Pints of Pickled Peppers

I’m almost embarrassed to admit it, but I like this part of the gardening calendar best. Not because it’s time to relax, although of course it is. Not because I get to take stock and plan for next year, although that’s also something I enjoy. No, this is my favorite part of the gardening year because now I get to open and sample some of the stuff I put up earlier in the year. Jars of tomatoes and sweet pickles and dilly beans and jams and jellies beckon…

So it was with that same pleasant sense of expectation that I dragged down and opened a jar of roasted pickled peppers yesterday. I’d visited the farmer’s market in Peacedale earlier, and picked up a stick of Fortuna’s excellent “Soupy.” (For non-Rhode Islanders, “Soupy” is the nickname given to soppresata, an Italian dry-cured sausage. Fortuna’s in Charlestown, RI, makes an awesome one.) I was already thinking pizza, with homemade tomato sauce, the soupy, and oh, yeah, maybe some of those pickled peppers I put up this fall.

I no sooner opened the jar than I knew I had something special on my hands. I’d roasted my bumper crop of red sweet peppers on the grill, and got that earthy sweet roasted pepper smell immediately, followed by the mellow notes of garlic and cider vinegar. Mmmm… I have to tell you, they were amazing. I had to stop myself from grabbing a fork and eating the whole jar right then and there.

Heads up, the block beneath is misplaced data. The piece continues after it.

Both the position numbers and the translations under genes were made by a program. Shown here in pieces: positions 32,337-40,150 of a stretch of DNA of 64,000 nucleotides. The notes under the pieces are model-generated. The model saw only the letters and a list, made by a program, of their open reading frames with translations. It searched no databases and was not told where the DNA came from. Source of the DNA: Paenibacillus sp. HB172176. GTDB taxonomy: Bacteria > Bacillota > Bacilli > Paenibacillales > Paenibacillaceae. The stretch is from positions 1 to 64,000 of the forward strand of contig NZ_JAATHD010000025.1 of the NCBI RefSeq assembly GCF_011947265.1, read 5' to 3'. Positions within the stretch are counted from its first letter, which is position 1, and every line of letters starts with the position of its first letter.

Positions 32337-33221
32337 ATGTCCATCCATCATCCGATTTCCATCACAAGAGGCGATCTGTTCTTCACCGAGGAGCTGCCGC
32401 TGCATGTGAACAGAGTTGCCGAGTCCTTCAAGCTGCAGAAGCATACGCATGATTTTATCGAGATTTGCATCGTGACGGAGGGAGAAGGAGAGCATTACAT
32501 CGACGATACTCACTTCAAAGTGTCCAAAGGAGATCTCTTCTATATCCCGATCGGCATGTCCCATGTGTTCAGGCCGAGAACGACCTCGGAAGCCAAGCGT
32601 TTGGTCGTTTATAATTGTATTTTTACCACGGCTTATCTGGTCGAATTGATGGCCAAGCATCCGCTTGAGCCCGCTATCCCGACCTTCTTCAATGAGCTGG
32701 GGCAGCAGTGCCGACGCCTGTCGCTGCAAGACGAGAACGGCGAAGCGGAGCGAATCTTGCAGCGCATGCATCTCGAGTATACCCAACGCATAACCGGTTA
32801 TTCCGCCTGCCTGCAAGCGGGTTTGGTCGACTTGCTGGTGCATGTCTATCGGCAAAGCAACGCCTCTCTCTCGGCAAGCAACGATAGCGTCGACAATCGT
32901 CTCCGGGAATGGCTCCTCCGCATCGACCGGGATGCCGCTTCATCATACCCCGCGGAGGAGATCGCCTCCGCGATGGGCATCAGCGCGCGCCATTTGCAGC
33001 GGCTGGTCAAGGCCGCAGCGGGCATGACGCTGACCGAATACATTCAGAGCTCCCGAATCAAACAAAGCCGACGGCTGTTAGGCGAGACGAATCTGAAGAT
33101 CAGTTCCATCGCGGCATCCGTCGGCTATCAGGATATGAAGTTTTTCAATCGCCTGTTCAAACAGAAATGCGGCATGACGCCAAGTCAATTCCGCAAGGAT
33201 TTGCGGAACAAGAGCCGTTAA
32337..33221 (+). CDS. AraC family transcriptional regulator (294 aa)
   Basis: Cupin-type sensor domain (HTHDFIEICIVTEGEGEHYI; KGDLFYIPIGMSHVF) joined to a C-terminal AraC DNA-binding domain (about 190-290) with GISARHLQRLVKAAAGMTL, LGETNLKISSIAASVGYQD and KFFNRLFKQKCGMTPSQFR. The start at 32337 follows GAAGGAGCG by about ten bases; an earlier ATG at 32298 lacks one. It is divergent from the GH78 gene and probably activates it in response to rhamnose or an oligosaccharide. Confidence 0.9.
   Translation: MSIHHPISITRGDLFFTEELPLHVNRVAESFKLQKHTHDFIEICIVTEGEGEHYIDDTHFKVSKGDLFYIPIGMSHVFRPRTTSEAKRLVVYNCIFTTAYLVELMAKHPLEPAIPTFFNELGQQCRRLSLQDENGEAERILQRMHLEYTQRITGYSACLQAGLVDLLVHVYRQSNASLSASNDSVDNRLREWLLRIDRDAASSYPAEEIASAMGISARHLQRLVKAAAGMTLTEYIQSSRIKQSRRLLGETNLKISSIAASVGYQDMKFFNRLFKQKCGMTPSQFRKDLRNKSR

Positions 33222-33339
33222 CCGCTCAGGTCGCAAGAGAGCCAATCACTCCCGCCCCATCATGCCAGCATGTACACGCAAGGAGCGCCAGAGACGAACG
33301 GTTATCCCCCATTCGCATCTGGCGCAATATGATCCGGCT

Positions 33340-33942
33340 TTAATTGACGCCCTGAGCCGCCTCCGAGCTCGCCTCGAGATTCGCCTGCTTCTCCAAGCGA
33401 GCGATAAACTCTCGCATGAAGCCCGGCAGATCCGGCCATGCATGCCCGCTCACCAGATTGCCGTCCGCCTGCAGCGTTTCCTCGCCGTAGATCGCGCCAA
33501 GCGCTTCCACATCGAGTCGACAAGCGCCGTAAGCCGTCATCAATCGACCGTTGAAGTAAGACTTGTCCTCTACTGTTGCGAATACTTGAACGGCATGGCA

I got the recipe from Linda Ziedrich’s cookbook, The Joy of Pickling. It’s pretty basic. I think the key is grilling the peppers to roast them.

Pickled Roasted Peppers

1 3/4 cups cider vinegar
1 tablespoon sugar
2 tablespoons pickling salt
1 clove garlic, chopped
3 1/2 lbs. red bell peppers, roasted, peeled, cored, and seeded

In a nonreactive saucepan, bring to a boil the vinegar, sugar, salt, and garlic. Reduce the heat, and simmer the liquid, covered, for 10 minutes.

Pack the peppers into pint or half-pint jars. Pour the hot liquid over the peppers, leaving 1/2 inch headspace. Probe the jars carefully with a wooden skewer or chopstick to release all the air bubbles. Close the jars with hot two-piece caps, and process the jars for 10 minutes in a boiling-water bath.

Store the cooled jars in a cool, dry, dark place for at least 3 weeks before eating the peppers.

Makes 2 1/2 pints

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About auntie beak

Auntie Beak is the resident garden geek. She blogs at auntiebeak.com. Stop in for a visit!
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